Small Caps to Buy #3: Central Garden & Pet (CENTA)
In addition to its stock dropping 36% in 2013, Central Garden & Pet (CENTA) has underperformed the S&P 500 by almost 18 percentage points during the past five years while everyone and their dog — small caps, large caps, whatever — has seen impressive gains over that same period.
Central’s entire board and management team should be thoroughly embarrassed, especially chairman and founder William Brown, who owns 58% of voting CENTA stock.
CENTA is an amalgam of garden and pet products, none of which seem to make money. Five years ago, CENTA had operating profits of $126 million on $1.6 billion in revenue; in fiscal 2013, its revenues were slightly higher over 2009, but its operating profit of $40 million was 68% lower. Instead of increasing profits every year, it’s shrinking them.
At this point, you should be wondering why I’ve picked this turkey to turnaround in 2014.
I’d like to tell you it’s because Central Garden & Pet has a new product that’s selling crazy, but that’s just not the case. No, in its Q4 earnings release Dec. 10, CEO John Ranelli had this to say:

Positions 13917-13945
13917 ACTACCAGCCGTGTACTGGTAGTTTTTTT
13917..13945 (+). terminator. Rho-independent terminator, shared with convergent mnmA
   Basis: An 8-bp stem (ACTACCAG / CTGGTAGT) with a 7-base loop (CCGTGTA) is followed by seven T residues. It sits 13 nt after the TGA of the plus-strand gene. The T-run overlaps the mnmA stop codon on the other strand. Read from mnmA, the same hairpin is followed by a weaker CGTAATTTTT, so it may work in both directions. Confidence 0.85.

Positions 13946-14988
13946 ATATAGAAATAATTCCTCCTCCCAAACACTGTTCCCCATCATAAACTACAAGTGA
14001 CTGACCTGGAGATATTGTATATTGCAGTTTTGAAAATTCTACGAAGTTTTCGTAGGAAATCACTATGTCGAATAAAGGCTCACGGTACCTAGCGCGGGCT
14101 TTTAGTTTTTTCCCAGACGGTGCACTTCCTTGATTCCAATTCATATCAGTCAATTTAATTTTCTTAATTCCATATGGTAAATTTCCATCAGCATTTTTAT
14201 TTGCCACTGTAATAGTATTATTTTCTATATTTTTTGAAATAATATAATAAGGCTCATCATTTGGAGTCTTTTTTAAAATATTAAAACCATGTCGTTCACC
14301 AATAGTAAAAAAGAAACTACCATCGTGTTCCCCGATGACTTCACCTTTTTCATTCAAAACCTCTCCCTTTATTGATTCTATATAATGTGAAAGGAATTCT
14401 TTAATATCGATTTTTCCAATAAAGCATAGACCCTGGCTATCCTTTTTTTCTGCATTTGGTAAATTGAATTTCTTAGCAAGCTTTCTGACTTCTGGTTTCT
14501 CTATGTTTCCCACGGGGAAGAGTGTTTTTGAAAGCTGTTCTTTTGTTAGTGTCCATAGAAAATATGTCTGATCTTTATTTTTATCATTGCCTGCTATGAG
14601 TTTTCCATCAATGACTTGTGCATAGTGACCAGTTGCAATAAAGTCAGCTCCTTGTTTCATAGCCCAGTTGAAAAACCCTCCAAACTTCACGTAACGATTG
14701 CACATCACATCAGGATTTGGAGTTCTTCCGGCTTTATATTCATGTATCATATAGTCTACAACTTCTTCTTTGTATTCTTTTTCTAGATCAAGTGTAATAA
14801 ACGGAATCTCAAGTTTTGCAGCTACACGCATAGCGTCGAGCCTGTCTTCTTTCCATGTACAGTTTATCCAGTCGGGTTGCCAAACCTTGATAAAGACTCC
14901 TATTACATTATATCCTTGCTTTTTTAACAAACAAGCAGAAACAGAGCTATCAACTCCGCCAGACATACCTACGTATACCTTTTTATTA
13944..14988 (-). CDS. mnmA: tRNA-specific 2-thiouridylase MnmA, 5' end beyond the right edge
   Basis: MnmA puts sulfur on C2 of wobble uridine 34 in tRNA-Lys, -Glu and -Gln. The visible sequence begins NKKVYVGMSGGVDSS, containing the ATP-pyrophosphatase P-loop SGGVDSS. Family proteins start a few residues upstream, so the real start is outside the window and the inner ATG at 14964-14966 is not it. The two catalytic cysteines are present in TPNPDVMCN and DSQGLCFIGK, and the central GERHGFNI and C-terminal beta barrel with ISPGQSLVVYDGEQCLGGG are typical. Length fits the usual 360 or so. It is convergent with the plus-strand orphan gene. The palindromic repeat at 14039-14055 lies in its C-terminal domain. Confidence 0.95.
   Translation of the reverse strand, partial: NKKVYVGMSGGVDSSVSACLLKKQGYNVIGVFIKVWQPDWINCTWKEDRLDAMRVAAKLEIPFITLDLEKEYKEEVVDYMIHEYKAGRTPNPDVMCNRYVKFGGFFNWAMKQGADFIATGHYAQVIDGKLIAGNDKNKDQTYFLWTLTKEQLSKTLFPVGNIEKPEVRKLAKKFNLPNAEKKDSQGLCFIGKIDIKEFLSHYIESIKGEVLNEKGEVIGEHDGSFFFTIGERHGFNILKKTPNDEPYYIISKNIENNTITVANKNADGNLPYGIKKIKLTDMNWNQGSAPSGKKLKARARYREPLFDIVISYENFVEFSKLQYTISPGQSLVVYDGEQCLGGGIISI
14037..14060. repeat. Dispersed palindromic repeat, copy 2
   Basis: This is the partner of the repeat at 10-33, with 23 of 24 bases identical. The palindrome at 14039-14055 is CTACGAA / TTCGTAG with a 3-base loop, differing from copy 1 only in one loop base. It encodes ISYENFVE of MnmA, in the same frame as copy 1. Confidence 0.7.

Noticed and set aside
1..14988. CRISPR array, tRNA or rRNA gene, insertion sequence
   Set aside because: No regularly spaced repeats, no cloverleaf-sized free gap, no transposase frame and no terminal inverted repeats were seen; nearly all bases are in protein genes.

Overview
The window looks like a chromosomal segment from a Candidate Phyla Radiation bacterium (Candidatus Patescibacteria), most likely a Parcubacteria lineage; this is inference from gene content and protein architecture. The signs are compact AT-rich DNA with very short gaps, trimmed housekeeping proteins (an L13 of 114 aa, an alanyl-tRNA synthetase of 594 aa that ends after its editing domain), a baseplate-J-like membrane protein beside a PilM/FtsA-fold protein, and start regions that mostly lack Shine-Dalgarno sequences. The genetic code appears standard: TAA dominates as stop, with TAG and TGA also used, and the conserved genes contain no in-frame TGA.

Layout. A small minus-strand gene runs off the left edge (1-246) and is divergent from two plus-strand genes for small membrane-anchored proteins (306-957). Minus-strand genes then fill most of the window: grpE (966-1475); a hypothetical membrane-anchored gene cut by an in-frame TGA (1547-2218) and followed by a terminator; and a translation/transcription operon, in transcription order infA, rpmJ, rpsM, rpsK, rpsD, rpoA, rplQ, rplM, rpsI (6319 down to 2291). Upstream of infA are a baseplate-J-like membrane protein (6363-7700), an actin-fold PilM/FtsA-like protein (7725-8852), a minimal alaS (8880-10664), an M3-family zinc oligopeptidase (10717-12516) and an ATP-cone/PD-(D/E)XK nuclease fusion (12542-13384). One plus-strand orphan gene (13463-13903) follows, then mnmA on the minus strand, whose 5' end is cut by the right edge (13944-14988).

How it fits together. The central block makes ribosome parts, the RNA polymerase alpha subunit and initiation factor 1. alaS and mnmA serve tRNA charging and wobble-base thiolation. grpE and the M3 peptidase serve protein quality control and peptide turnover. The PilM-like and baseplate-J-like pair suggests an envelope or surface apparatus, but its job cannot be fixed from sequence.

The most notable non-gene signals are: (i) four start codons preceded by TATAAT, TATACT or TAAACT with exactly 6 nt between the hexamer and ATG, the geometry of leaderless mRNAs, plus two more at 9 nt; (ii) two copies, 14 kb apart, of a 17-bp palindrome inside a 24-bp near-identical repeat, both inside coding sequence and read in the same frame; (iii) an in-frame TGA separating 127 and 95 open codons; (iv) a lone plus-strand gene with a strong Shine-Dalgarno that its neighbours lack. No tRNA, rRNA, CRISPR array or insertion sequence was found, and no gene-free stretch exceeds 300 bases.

“Our financial results are simply unacceptable. While we will see some improvements along the way, it is going to take another year or two to get our performance consistently where we want it to be.”
While not very encouraging in the near-term, I feel as though any positive news from CENTA later in the year could spark a big rally in its stock price.
In my mind, this five-year nightmare has been completely factored into to its stock price, which hasn’t traded this low ($6.42 today) since early 2009, and then only because of the market crash in late 2008. The pet business is the key to CENTA’s success. If management want to solve the problem permanently, it will sell its garden business and focus on the one that’s worth saving.
If that news were to come out, you’d be almost guaranteed a doubler overnight.
As of this writing, Will Ashworth did not hold a position in any of the aforementioned securities.